This is how our species is going to die. Not necessarily from nuclear war specifically, but from ignoring existential risks that don’t appear imminent at this moment. If we keep doing that, eventually, something is going to kill us – something that looked improbable in advance, but that, by the time it looks imminent, is too late to stop.
Michael Huemer, The Case for Tyranny, Fake Nous, July 11, 2020
Technologists like Elon Musk, Sam Altman, and Bill Gates, and physicists like Stephen Hawking have warned that artificial intelligence could one day pose an existential security threat. Musk has called it “the greatest risk we face as a civilization.” Think about it: Have you ever seen a movie where the machines start thinking for themselves that ends well? Every time I went out to Silicon Valley during the campaign, I came home more alarmed about this. My staff lived in fear that I’d start talking about “the rise of the robots” in some Iowa town hall. Maybe I should have. In any case, policy makers need to keep up with technology as it races ahead, instead of always playing catch-up.
Hillary Clinton, What Happened, New York, 2017, p. 241
Once a machine is designed that is good enough, […] it can be put to work designing an even better machine. At this point an “explosion” will clearly occur; all the problems of science and technology will be handed over to machines and it will no longer be necessary for people to work. Whether this will lead to a Utopia or to the extermination of the human race will depend on how the problem is handled by the machines. The important thing will be to give them the aim of serving human beings.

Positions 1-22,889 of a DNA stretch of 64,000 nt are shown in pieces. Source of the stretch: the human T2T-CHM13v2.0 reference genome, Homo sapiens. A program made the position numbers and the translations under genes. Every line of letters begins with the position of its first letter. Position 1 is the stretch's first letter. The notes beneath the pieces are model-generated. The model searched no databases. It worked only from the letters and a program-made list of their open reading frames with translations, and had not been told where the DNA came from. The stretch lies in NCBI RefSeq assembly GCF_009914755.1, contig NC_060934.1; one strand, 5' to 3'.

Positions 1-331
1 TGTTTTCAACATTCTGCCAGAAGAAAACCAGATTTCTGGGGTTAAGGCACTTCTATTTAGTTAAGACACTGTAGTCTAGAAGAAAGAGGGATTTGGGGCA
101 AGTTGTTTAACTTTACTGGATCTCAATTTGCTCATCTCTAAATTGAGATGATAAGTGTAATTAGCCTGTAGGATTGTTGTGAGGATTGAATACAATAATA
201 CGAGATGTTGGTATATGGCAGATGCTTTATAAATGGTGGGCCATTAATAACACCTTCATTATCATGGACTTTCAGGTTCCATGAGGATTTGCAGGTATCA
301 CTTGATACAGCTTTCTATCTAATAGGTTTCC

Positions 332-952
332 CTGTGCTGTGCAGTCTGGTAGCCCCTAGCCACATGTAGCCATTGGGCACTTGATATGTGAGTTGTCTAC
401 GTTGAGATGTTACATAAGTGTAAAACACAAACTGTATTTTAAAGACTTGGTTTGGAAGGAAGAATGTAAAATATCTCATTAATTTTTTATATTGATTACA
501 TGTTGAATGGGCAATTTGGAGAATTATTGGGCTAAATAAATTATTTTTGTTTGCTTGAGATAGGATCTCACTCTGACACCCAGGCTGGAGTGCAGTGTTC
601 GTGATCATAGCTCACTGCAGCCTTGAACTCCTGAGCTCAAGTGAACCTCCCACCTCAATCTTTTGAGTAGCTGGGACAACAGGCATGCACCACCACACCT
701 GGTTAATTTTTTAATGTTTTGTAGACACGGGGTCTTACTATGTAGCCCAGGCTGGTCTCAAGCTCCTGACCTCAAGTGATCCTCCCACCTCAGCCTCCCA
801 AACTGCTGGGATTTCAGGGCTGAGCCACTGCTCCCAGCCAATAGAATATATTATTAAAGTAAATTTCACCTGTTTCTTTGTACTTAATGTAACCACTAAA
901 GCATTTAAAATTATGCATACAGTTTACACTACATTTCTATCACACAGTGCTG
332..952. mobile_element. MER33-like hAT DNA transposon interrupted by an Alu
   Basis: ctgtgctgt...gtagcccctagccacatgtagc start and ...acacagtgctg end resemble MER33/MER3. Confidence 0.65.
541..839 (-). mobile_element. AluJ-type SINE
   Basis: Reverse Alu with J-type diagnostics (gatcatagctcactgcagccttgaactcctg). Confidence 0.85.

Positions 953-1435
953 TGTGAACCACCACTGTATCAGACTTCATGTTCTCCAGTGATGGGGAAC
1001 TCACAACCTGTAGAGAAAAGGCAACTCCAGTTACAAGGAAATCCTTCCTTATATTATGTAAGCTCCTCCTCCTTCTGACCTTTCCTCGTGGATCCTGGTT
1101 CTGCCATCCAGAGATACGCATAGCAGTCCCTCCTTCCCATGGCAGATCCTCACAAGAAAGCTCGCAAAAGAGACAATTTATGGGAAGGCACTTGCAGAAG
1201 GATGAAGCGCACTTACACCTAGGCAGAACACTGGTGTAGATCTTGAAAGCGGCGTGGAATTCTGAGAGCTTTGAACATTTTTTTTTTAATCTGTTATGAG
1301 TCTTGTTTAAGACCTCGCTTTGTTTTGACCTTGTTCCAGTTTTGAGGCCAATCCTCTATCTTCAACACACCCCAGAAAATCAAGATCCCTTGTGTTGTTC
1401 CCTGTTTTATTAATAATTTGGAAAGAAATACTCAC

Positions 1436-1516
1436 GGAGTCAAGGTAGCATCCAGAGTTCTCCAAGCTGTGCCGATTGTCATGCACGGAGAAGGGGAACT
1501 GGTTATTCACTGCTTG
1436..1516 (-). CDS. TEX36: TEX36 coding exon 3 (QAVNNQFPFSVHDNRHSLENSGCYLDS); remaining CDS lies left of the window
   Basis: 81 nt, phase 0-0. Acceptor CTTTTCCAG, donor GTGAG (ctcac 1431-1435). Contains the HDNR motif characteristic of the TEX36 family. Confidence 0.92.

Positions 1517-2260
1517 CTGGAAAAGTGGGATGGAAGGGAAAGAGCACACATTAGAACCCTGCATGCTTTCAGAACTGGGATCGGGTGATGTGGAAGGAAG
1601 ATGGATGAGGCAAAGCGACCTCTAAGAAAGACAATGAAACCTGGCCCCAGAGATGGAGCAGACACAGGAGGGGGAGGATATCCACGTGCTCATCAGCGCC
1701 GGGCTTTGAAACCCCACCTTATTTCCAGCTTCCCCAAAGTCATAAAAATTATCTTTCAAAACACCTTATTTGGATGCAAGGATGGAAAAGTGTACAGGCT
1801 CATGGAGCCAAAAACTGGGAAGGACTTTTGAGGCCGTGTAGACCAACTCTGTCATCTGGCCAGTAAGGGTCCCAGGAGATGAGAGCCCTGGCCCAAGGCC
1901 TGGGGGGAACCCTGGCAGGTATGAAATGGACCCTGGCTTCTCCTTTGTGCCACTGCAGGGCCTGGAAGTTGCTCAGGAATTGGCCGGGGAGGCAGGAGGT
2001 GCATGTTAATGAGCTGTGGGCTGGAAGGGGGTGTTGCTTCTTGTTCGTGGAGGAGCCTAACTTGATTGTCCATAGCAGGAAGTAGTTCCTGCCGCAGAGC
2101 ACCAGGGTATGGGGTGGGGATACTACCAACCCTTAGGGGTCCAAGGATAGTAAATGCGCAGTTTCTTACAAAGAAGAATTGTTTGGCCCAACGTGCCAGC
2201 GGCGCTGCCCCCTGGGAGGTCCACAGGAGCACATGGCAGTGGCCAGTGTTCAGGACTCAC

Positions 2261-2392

I. J. Good, “Speculations on Perceptrons and Other Automata”, IBM Research Lecture, RC-115 (1959), p. 17
[T]he evolution of superior intelligence in humans was bad for chimpanzees, but it was good for humans. Whether it was good or bad “from the point of view of the universe” is debatable, but if human life is sufficiently positive to offset the suffering we have inflicted on animals, and if we can be hopeful that in future life will get better both for humans and for animals, then perhaps it will turn out to have been good. Remember Bostrom’s definition of existential risk, which refers to the annihilation not of human beings, but of “Earth-originating intelligent life.” The replacement of our species by some other form of conscious intelligent life is not in itself, impartially considered, catastrophic. Even if the intelligent machines kill all existing humans, that would be, as we have seen, a very small part of the loss of value that Parfit and Bostrom believe would be brought about by the extinction of Earth-orginating intelligent life. The risk posed by the development of AI, therefore, is not so much whether it is friendly to us, but whether it is friendly to the idea of promoting wellbeing in general, for all sentient beings it encounters, itself included.
Peter Singer, Doing the Most Good: How Effective Altruism Is Changing Ideas about Living Ethically, New Haven, 2015, p. 176